Everything To Know About Stock Market Crashes

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The pandemic stimulus funding has resulted in a stock market boom which by its inflated pricing leaves it vulnerable to volatility and potentially market crashes.

The general public have dove into the markets to good extent, although most investment is from millionaires and billionaires.  

This group of self-directed investors however, are more vulnerable to market changes.  A stock market price drop can be very destructive to individual 401k portfolios. 

Investing in the stock market without any knowledge of macroeconomics and the companies involved can result in huge losses, more than investors make in a year. A Stock market crash and factors is a very important subject self-directed investors should know more about.

Stock market crashes can be overwhelming in their impact. The last downturn was the Great Recession in 2007, and it was devastating and created the largest losses of wealth in US history. Some sectors still haven’t recovered from the losses of that event.

Different causes of a stock market crash?

If we look at the statistics, stock market crashes often happen after a long period of economic or market growth.  A bull market is a wonderful thing but when it fails, investors being bailing out, and selling their stocks, even at a loss.

That’s why investors should be reading 3 month, 6 month, 3 year, 5 year and even 10 year long term forecasts. Even if such predictions are off the mark, it still keeps you aware of when a market collapse might occur.

There are a number of things that may cause the market to crash:

  • Investor Panic

The panic we refer to here is the most common factor in crashing the market. Sometimes stockholders start believing that the prices of their shares will drop due to media coverage or that mass selling is or may happen.  To save the value of their investments, they sell their shares fast. This can cause the prices to drop, and as the fear spreads, almost everyone starts selling their shares, causing the market to crash. It’s the power of emotion set in motion.

  • Disasters

The stock market depends hugely on how the world is doing. If there are any kind of natural or man-made disasters occurring, it can affect the market directly. This can include all types of catastrophes like floods, wars, pandemics, etc. There is a risk of war and at least trade wars which can be economic disasters.

The COVID-19 too is a natural disaster. As soon as the virus started spreading, the economy of even great nations like the US began deteriorating. Countries made travel limited, businesses were shut down, and a lot was happening. To counter all of the things that were happening, companies began protecting their profits through layoffs, and similarly, investors started selling stocks.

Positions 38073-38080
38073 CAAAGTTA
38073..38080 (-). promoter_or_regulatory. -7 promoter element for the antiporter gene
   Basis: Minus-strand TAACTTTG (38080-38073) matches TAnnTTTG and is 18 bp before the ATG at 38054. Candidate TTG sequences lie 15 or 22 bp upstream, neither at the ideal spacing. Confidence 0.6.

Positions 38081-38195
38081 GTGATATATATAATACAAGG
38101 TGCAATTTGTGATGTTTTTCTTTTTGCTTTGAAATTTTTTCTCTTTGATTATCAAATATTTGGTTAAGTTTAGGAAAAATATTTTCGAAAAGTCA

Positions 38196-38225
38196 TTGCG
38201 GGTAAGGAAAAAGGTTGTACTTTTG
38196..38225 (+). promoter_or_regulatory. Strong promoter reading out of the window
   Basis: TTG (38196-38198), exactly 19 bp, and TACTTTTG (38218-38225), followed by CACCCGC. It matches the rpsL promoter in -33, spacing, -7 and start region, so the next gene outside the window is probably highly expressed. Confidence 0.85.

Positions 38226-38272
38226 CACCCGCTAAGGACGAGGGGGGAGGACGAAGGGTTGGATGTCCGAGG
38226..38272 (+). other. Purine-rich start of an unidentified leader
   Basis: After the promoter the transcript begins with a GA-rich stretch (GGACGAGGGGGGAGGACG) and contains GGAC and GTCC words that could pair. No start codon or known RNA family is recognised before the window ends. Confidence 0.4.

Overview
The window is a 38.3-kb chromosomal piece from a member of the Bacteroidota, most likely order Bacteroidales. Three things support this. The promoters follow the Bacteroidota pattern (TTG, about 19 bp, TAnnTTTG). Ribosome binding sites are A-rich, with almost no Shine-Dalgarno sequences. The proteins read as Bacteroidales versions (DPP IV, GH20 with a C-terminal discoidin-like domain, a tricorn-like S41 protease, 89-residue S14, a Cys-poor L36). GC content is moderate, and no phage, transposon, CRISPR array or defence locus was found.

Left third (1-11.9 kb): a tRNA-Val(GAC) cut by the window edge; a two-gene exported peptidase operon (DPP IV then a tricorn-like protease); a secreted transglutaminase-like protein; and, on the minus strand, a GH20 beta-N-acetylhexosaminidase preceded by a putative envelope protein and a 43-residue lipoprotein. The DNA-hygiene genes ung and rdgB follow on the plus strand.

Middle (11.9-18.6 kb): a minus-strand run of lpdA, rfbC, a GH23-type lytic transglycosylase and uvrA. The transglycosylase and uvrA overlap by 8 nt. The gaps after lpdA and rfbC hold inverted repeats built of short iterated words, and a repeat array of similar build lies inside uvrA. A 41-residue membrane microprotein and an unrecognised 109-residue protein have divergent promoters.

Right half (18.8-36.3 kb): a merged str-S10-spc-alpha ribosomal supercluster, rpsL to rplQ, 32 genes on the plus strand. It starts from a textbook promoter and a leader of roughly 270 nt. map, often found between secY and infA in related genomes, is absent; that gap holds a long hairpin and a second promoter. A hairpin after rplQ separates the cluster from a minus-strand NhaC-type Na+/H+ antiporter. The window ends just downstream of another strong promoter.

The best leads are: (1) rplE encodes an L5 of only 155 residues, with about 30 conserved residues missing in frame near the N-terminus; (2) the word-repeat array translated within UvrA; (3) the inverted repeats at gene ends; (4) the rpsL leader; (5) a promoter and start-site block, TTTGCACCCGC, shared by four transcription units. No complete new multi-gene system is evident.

• Speculations

A certain sector or a product suddenly becomes trendy due to some reason. Its hype is so great that multiple people and companies have started investing in that sector, hoping it will grow in the near future. Bitcoin, Oil, and electric vehicles are such commodities driving stock speculation now.  However, if that sector disappoints badly, it could lead to a mass sell-off.

The housing market is a case in point. New construction can produce too many home going into a high interest rate period. When buyers, through unemployment, rush out of the home market, a housing market crash occurs. Housing stocks then add to the devastation.

What exactly happens when a stock market crashes?

A stock market crash is called so when a stock market or a stock market index loses more than 10% of its value in a day. Some people say that it is just a significant decrease in the market’s value. 

The impact of a crash can vary according to the circumstances. Sometimes the crash is short and the market recovers fairly quickly. Other times it can affect the market for a long time. For example, the crash of 1929, which was a great contributor to the great depression, lasted for almost 10 years.

Today, a correction is a small 5% to 10% dip in the market.  For a downturn to be labeled a crash, it would have to well above 10% and last for at least a year.  We’ve had downturns during the pandemic, but they weren’t crashes, just severe drops.

A stock market crash like the ones in 1929, 1987, and 2007 were devastating events that took down business in America and cascaded out to the world. The US is central in the global markets, and what happens in the US crushes foreign stock markets. The S&P, Dow Jones, and NASDAQ respond similarly to crash events with similar drops in value.

Stock market crash transcend all sectors and countries as investors become averse to any risk and expense. All investment recedes and bonds become the desired investment.


A stock market crash is difficult to predict, however there are many crash signals that warn of risk and weakness.  These factors can fall like dominoes where governments are unable to stop the crash.  These signals are rising interest rates, consumer satiation, falling GDP, trade wars, debt default, and unemployment.

If you take a long term outlook, most investible stocks will recover and you may come out with big gains. The S&P, Dow Jones, and NASDAQ listed stocks have all grown immensely from the last crash and hit all time highs.

Yet it’s when markets hit all time highs that the risk of crashing is heightened. You’d be wise to read a wide variety of commentary from experts and commentators about the state of the stock market.  You’ll want to hedge your investments to avoid a big loss in the next stock market crash whether its next year or in 3 years.

Being informed is the best way to avoid the pain of a crash.

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